Remembering the Snow of ’83, as told in the Vantage by Jeff Baker (February 18, 2022)

The Snow of 1983 a Tale of Three Days

by Jeff Baker

Note: This was originally published in The Vantage following a campus-closing snowstorm in January 1983. I present it here with only slight alteration for clarity nearly forty years later. Oh, and it references “Frosty” Sheridan. (For the record, I was a young Senior.)

It was the best of times, it was the worst of times.

Conversations on that fateful Monday January 31, 1983 tended towards the weather, more specifically, the predictions of snow for the late evening.

Many people spent the afternoon commenting on the light drizzle which occasionally sputtered from the gray sky, or in recollection of the many times when the weathermen had been wrong in the past.

By 8 p.m. the conversation had turned to comparisons with 1978, 1971, 1970 and even 1888. Snow was falling, or rather being dumped by malicious clouds.

The scene the next morning was of a campus enshrouded in a velvety blanket of white, albeit a thick one, and a miniature version of the Himalayas where the parking lot used to be. Snow continued to fall, making the valiant attempts to clear the sidewalk by Newman’s janitorial staff (led by Frosty the Snowman) wasted at best.

Driving conditions? Pitiful.

Would Sister JoAnn Mark, academic dean, call off classes?

No one really cared. It was near impossible to get from McNeill to the cafeteria, let alone to school from off-campus.

Snowbound, the students of Newman did the only thing they possibly could to survive under the circumstances.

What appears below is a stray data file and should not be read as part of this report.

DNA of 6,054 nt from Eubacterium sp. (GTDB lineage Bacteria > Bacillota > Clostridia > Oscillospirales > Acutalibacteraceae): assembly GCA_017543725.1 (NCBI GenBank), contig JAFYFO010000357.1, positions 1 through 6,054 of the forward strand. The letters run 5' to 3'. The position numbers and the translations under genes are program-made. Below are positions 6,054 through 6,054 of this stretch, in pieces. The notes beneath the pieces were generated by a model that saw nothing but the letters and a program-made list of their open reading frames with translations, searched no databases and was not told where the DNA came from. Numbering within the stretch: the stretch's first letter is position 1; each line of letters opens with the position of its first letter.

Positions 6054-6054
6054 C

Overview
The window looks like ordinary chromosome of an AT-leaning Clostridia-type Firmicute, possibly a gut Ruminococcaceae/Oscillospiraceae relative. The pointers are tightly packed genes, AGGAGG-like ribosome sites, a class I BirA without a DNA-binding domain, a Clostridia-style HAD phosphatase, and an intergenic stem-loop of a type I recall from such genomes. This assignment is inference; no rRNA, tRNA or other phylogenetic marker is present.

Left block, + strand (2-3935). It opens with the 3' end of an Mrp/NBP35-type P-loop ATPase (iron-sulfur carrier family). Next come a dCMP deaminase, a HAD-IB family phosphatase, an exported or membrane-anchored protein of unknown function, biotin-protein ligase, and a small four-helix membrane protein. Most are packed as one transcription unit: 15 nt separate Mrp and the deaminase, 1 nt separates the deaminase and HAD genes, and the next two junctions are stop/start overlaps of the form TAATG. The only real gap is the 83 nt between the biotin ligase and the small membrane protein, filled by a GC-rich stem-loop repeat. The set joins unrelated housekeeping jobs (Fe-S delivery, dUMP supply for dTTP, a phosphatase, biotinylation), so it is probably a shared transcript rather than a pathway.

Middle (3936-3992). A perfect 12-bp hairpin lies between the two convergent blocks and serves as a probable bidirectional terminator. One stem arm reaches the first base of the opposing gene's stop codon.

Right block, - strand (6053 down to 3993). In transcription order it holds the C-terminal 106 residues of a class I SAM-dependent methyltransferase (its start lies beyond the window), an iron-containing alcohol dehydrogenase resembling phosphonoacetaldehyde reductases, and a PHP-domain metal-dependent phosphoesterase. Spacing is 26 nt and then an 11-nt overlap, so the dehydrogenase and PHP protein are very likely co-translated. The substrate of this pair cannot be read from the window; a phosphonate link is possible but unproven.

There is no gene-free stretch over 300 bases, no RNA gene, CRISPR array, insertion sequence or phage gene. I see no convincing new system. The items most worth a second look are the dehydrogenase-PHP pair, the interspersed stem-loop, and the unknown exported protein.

The Town and Country Market began to run low on beer by Tuesday night. One party was, according to rumor, held continuously for two days, interrupted by occasional snowball fights inside the dorm room. Someone started humming the “Twilight Zone” theme as more snow fell.

Wednesday dawned drably, as symptoms of stir craziness began to set in. Snowfall started and stopped on-and-off during the day and evenings. Record albums were ground to fine powder from constant replay. During it all, nobody seemed to notice that it was February 2nd.

Groundhog Day.

Thursday morning. The song “Winter Wonderland” has lost its charm. A 7:30 phone call from my Mom. She’s heard incorrectly that Friends and Newman are holding classes today.

“Mom…I don’t have any Thursday classes…”

Friday—classes resume! Yaaaayyy! Return to normalcy!

A bright-eyed, bushy-tailed instructor skips merrily into the classroom, freed from imprisonment in a suburban house with six kids and addresses the class.

“Is anybody here today? No? Oh well…” he says and begins to recite the day’s lecture.

In the sky, the clouds chuckle grimly, planning another evening onslaught of that unmentionable white stuff.

From The Vantage, February 10, 1983.

Written by Jeff Baker. Special thanks to editor Linda Panzer and Advisor (the late) Jeanne Cardenas. Oh, and The Vantage was the college paper I worked on at Newman University, then called “Kansas Newman College.”

This entry was posted in Non-Fiction, snow, Vantage. Bookmark the permalink.

1 Response to Remembering the Snow of ’83, as told in the Vantage by Jeff Baker (February 18, 2022)

  1. jeffbaker307 says:

    I’m adding this: some music I used to listen to when I was in the dorm all those years ago!

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